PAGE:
For the good of the game.
Destiny 2 is slated to hit PC alongside consoles this fall, which should put a smile on the faces of many mouse and keyboard gamers. The only downside is that Bungie has locked out certain pieces of third-party software on PC. While this was announced to the dismay of many, it is a concerted effort to cut down on cheaters on the PC version of the title. While it will certainly limit the capabilities of those who stream or capture footage for YouTube, it will ultimately benefit the game and its community.
Addressed today on Bungie’s forums, the developers made the decision to block any software that inserts code into the game itself. The post clearly notes that this will improve the game’s performance, and it will also limit hackers’ ability to fiddle with the game’s code and assert a false dominance in Destiny 2’s online arenas.
The original Destiny didn’t come to PC for a myriad of reasons, but one that was often floated was that Bungie wasn’t confident it could cut down on cheaters on the platform, which would make the experience less enjoyable for everyone else. Console games are more difficult to hack and external software isn’t inserted into game’s code. There are cheaters, yes, but they are far less prevalent on the closed platforms. The team was also busy with the PS4, PS3, Xbox One, and Xbox 360 versions of the game. Adding another platform to develop for would have proven too difficult.
Bungie is taking the necessary steps to ensure that when Destiny 2 blasts onto Battle.net this October, everyone who jumps in will have a fair and balanced experience. This is the developer’s first PC title in years. As the action MMO genre has risen in popularity on consoles, various games have displayed firsthand why the always online structure of such titles can be a major negative on PC.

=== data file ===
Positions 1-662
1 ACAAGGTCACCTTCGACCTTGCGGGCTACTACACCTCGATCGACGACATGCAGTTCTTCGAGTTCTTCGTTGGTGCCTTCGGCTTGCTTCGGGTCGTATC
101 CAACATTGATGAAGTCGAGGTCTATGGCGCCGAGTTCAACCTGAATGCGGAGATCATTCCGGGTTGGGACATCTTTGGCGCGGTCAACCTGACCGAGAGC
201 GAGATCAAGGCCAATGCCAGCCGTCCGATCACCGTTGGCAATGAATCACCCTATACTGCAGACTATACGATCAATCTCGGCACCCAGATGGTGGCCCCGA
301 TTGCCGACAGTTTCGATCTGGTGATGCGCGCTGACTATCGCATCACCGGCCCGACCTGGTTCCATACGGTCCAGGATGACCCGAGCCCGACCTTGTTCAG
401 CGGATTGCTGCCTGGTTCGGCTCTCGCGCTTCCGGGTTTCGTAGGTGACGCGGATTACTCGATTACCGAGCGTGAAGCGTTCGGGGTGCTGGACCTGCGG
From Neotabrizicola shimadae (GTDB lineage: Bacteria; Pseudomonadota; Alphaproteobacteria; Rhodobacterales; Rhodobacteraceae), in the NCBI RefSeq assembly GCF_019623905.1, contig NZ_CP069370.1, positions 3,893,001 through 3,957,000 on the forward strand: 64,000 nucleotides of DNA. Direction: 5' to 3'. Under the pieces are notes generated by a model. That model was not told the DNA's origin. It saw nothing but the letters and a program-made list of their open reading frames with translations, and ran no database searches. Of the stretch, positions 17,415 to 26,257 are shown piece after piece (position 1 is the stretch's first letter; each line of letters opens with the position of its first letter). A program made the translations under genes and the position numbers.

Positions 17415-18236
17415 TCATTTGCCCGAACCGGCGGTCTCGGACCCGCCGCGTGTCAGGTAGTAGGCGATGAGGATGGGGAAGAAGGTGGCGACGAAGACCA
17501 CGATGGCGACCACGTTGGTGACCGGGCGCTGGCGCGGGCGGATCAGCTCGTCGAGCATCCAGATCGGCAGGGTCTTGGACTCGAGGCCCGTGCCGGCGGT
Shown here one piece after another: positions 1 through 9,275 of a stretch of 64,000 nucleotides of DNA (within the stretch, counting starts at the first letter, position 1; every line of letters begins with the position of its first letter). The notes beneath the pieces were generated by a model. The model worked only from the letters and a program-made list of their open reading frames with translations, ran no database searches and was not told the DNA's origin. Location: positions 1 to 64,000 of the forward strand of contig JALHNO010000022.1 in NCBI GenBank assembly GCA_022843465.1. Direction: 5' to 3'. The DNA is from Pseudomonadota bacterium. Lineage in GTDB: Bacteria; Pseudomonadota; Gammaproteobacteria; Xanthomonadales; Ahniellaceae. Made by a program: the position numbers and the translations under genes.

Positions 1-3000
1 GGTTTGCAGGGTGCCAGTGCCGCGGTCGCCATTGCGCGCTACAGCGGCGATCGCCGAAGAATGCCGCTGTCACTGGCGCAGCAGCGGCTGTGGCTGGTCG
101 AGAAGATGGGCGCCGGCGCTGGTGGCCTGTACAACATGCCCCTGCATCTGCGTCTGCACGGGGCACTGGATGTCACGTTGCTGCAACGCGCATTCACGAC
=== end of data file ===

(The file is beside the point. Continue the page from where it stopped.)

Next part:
The most recent example is The Division. While the game suffered from some balance and connection issues on console, the PC version was irreversibly hacked. Players were boosting themselves through zones that would have proved a challenge normally. With so many players utilizing exploits, glitches, and hacks, those who were trying to play the game the way it was intended suffered. The PC following for the game fell off incredibly quickly.
Bungie is going to want to keep its players engaged for as long as possible. Destiny 2 is set to follow the same release schedule as its predecessor, which means players can expect several expansions a year before the inevitable sequel evolves the series further. If one of the best ways to ensure pinnacle performance and a larger player base is to block certain pieces of software from being used within the game, then Bungie should, by all means, do it.
Streaming and capturing footage are not a necessary part of the game experience. Bungie is looking to release the best product they possibly can, which is important after the lackluster response to the original Destiny when it first launched.
Destiny 2 is improving on nearly every aspect of the original game, and with a more open ecosystem being thrown into the mix, Bungie is taking all necessary precautions to ensure that Destiny 2 has as smooth a launch as possible.